See, O judges, how easily injustice, and the habit of doing wrong creeps on; see how difficult it is to check. There is a town called Bidis, an insignificant one indeed, not far from Syracuse. By far the first man of that city is a man of the name of Epicrates. An inheritance of five hundred thousand sesterces had come to him from some woman who was a relation of his, and so near a relation, that even if she had died intestate, Epicrates must have been her heir according to the laws of Bidis. The transaction at Syracuse which I have just mentioned was fresh in men's memories,—the affair I mean of Heraclius the Syracusan, who would not have lost his property if an inheritance had not come to him. To this Epicrates too an inheritance had come, as I have said.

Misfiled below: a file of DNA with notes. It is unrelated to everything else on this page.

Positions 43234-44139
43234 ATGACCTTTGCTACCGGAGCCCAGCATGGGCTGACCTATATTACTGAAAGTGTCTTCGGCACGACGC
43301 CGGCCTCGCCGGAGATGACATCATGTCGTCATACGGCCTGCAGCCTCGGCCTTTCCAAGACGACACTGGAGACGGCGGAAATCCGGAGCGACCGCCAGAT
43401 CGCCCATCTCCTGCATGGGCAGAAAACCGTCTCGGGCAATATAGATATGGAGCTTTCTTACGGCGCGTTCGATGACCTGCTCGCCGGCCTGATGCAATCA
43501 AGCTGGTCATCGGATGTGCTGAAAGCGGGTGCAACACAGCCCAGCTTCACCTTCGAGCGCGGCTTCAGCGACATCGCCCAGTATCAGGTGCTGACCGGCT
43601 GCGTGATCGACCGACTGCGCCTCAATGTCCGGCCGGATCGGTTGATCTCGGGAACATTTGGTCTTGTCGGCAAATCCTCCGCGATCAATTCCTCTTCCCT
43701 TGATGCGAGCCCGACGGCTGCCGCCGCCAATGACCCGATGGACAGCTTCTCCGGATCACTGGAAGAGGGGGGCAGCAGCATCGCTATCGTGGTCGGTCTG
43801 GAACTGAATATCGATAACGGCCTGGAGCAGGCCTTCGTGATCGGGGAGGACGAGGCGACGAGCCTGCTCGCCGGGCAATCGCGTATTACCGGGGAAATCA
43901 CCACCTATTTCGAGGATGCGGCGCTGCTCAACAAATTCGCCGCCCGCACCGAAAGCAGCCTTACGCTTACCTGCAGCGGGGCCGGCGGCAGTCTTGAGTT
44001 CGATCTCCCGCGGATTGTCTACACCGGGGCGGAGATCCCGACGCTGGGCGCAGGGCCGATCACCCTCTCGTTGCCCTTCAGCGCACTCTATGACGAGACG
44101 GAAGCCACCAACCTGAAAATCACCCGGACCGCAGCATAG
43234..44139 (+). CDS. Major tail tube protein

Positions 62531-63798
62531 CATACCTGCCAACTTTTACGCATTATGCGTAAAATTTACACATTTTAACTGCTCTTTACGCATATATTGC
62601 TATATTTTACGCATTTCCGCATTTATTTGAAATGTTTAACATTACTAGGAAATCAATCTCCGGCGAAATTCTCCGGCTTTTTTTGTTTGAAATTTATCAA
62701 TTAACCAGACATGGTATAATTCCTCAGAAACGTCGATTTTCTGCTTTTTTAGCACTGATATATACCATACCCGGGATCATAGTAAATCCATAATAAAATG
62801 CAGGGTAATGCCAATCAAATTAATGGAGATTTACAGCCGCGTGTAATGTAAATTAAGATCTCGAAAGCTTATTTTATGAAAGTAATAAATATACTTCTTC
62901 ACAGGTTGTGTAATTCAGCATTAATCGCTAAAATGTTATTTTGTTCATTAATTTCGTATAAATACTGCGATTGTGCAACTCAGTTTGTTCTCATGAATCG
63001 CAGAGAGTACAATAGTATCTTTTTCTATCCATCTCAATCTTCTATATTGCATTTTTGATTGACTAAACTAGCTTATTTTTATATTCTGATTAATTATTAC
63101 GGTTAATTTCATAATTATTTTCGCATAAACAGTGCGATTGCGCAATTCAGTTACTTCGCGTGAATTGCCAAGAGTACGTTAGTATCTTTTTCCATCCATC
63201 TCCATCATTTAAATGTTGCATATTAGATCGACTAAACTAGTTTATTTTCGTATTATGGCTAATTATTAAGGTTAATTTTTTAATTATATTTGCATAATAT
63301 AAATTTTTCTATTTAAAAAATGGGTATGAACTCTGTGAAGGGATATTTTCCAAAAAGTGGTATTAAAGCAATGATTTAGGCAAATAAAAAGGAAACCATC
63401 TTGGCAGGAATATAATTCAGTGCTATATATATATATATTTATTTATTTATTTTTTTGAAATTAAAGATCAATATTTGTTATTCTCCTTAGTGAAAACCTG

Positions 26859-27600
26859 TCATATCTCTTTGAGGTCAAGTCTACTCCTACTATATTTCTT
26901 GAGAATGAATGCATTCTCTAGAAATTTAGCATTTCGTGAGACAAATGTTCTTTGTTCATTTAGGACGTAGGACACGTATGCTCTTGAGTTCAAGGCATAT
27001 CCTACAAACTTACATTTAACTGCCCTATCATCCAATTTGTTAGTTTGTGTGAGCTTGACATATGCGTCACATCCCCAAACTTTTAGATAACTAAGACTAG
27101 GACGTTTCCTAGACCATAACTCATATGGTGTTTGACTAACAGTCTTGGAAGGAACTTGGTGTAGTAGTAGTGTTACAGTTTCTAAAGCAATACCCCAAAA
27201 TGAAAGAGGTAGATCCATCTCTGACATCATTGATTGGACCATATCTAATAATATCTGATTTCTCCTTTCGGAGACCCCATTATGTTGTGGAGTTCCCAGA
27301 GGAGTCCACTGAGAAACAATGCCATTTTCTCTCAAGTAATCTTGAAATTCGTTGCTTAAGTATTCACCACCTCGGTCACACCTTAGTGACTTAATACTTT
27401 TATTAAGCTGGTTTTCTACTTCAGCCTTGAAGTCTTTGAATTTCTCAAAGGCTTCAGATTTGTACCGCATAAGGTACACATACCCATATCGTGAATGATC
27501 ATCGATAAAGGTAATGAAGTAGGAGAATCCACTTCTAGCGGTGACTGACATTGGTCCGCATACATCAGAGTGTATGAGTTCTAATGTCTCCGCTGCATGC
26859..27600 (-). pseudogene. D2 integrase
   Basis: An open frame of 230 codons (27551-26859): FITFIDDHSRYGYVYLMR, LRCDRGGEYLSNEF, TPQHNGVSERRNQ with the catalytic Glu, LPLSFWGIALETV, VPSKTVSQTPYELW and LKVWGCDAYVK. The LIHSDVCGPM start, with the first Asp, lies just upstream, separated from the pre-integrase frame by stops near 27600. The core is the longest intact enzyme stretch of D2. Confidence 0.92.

This text is part of:
Table of Contents:
The first oration against Verres.
THE FIRST BOOK OF THE SECOND PLEADING AGAINST CAIUS VERRES.
THE SECOND BOOK OF THE SECOND PLEADING AGAINST CAIUS VERRES.
THE THIRD BOOK OF THE SECOND PLEADING IN THE ACCUSATION AGAINST CAIUS VERRES.
THE FOURTH BOOK OF THE SECOND PLEADING IN THE PROSECUTION OF VERRES.
The Fifth Book of the Second Pleading in the Prosecution against Verres.
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